Toyota Park Or Bust
Wouldn’t it just fall in line with Bob Dylan‘s sardonic wit and sly sense of humor to base the name of his summer jaunt with Wilco and My Morning Jacket on that bastion of frilly ’80s excess, Bananarama? Only those within spitting distance of his iTunes account can say if “Cruel Summer” shows up anywhere on a playlist, and they probably signed some sort of non-disclosure agreement tighter than Oprah’s suits could draft. Truly, we’re not concerned with who pitched the Americanarama Festival of Music moniker to the Grammy winner as much as how to divvy up our paycheck to attend both Illinois stops on the 26-date tour (July 11 at Chiefs Stadium in Peoria and July 12 at Toyota Park in Bridgeview). To reiterate, the blockbuster of a lineup includes Dylan, homegrown wonders Wilco, the coolest group ever to feature a cape-wearing frontman, My Morning Jacket, and, as an extra bonus for the Land of Lincoln, the Richard Thompson Electric Trio. As a dyed-in-the-wool South Sider, it’s nice to see such a prestigious roster hitting closer to home. We might even be able to snag a ride to and from the venue (thanks Mom!) or revert to the old days and rent a big ol’ yellow school bus to transport us and 40 of our closest friends.
Two guitars, a bass, and drums. That’s all The Butchershop Quartet needs to recreate Igor Stravinsky‘s classic ballet score, “The Rite Of Spring.” Brothers Dan and Rob Sullivan of Arriver, Frames/Swell Season guitarist Rob Bochnik, and Dan Sylvester haven’t performed the piece live since 2005. Who can blame them? It’s a doozy. Hell, it took the band (along with original instigator Dylan Posa and Nathaniel Braddock) four years alone to come up with and master the intricate arrangement. “Somehow the ambitiousness made the whole thing more enticing,” Dan Sullivan explains via email. Since May marks the centennial of the symphony’s Paris debut, it seemed like the perfect time to dust off the cobwebs and once again tackle the opus. “We can’t recreate the broad timbral range of an orchestra, but the music translates surprisingly well. Our arrangement is note accurate – we take no liberties with the score, nor do we try and make it more ‘rock’ in the phrasing or rhythms. When we [play] it I lose all sense of time: 35 minutes never felt so long or so fleeting,” Sullivan writes. Listening to The Butchershop Quartet’s unique take has the same effect. As to why the music endures, Sullivan can only say, “It is really one of the most iconic pieces of art of the 20th century. Its influence can’t be overstated. It still manages to sound modern, and its appeal reaches far beyond classical music.” See the foursome create a ruckus at Township on May 26.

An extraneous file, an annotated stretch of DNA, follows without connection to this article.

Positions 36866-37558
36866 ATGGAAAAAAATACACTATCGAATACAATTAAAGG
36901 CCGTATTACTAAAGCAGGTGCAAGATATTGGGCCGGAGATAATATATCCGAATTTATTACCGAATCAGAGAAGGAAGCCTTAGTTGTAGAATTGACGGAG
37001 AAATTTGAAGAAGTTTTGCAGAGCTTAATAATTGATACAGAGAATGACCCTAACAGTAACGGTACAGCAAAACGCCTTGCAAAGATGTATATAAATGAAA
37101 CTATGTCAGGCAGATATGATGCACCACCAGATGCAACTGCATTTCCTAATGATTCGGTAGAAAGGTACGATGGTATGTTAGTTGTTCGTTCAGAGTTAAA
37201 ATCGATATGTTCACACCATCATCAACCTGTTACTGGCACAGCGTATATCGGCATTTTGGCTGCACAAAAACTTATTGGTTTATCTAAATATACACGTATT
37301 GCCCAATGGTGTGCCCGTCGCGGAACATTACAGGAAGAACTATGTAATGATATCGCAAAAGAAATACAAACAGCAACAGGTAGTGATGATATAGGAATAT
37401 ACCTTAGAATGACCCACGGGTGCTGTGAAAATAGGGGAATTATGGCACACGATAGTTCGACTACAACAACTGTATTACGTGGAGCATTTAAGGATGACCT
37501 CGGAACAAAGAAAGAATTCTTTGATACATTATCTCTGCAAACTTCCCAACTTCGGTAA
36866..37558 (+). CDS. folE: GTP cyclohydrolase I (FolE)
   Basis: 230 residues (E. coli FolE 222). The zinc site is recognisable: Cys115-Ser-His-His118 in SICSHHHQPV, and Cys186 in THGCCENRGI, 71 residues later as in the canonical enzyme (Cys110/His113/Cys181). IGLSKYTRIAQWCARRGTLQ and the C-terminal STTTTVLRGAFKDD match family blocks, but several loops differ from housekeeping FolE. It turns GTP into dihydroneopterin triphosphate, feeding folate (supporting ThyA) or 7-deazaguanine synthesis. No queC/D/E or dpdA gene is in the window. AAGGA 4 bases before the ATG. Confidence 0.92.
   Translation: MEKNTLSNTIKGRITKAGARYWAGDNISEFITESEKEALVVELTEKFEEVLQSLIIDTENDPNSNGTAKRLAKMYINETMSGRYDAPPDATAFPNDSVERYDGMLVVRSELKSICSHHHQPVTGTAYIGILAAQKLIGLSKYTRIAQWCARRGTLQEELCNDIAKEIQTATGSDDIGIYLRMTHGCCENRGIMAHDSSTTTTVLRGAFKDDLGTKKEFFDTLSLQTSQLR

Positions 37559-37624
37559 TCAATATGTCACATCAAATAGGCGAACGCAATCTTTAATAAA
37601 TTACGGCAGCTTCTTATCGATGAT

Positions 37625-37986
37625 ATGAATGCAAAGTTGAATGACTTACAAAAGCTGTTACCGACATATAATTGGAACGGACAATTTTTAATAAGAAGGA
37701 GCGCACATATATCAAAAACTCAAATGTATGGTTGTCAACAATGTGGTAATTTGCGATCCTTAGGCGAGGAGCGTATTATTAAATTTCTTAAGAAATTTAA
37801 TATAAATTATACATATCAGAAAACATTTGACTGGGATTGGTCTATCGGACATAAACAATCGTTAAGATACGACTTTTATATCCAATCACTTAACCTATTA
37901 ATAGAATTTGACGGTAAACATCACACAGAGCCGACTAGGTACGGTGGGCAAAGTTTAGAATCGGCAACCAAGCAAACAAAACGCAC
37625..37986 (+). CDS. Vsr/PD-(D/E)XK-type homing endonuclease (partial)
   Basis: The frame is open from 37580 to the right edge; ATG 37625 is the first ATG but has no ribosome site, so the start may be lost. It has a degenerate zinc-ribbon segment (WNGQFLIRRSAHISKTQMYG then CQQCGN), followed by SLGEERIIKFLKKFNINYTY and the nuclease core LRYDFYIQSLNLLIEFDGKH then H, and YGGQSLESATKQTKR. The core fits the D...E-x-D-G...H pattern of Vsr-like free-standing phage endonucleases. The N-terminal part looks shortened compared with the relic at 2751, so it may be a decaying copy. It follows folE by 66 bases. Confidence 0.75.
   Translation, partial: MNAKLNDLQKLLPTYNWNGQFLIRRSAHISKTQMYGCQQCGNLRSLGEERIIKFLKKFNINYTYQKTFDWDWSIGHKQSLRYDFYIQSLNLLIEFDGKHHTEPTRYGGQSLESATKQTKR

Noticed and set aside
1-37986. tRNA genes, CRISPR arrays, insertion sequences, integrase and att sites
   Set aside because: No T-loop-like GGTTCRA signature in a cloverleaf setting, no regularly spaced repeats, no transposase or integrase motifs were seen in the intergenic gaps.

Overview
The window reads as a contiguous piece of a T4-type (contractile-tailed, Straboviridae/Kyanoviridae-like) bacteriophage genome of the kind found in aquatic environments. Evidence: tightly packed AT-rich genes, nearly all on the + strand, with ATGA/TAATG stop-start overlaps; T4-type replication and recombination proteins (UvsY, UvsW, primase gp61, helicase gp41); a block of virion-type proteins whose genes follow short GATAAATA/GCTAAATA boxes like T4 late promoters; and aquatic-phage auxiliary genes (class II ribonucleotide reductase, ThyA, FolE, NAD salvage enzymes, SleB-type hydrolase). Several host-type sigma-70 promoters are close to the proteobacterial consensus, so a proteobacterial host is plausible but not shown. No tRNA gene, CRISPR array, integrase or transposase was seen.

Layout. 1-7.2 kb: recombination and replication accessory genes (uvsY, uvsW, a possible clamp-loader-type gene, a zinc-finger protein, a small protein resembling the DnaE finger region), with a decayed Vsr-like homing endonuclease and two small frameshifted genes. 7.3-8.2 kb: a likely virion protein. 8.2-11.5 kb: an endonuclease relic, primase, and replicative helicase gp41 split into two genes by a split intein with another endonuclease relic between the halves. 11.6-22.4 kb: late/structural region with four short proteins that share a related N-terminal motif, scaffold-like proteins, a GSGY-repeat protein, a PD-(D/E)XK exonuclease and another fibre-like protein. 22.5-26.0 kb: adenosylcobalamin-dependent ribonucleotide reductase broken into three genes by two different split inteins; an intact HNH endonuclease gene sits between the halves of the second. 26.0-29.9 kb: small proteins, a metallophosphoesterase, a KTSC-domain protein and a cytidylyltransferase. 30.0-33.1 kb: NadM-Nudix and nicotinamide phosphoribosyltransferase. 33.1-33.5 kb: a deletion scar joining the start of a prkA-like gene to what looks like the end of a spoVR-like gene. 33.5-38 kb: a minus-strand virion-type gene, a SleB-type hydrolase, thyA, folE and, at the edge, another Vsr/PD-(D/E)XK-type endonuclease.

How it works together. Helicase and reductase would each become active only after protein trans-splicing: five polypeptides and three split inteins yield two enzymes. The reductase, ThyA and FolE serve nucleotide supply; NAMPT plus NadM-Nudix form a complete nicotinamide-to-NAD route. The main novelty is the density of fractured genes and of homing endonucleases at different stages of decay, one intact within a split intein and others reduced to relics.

Meet ‘N’ Greet
The first of many Jeff Buckley flicks (there’s also a musical in San Diego being groomed for an eventual Broadway run) hits theaters this month, but – newsflash! – Greetings From Tim Buckley showed up on video on demand a few weeks ago, thanks to its participation in the Tribeca Film Festival. If you’re keeping score, this one is notable for casting Penn Badgley of “Gossip Girl” loathing as Jeff and failed to gain permission to use the late singer’s music. Surprisingly, count Badgley as the least of the film’s problems. Sure, he’s still skulking around Manhattan with all of his “Dan-isms” intact, but show us an actor capable of tapping into Jeff’s goofy electricity. Admittedly, his octave jumping warrants a golf clap. A shot of espresso can’t save the plot from clunking along. Centered on Jeff’s unofficial New York coming out as a performer at a 1991 tribute to his father, Tim Buckley, with flashbacks of the elder Buckley chasing tail in the ’60s while his pregnant wife waits at home, the film never explores Tim’s motivation for abandoning his family or why Jeff decides to participate in an event celebrating a man he saw twice before an overdose killed him at age 28. A meet-cute and a confusing train ride kill time until the film’s penultimate scene where Jeff finally showcases his heavenly voice on his father’s “Once I Was.” It’s remarkable and reason to stay until the end. Too bad AOL posted the clip early in March.
Etc, Etc . . .
Ever feel like no one takes your suggestions seriously? Are you always outvoted when it comes to choosing a dinner spot or what band to see on a Friday night? Well, fight for a few of your favorite Chicago things by filling out the Chicago Reader‘s annual Best of Chicago survey. And the next time someone doesn’t want to get tacos at the joint you offer up, maybe you’ll be able to point to the completed list and say, “Hey, obviously a whole bunch of people agree with me! Now put a lid on it!” Lots of music categories here: Best Record Store, Best Musical Instrument Shop, Best Local Label, Best Band Name, and Best Gig Poster Designer. However, we don’t see an option for Best Free Music Magazine. What gives? Let’s start a write-in campaign. Ballot closes on May 22 at chicagoreader.com.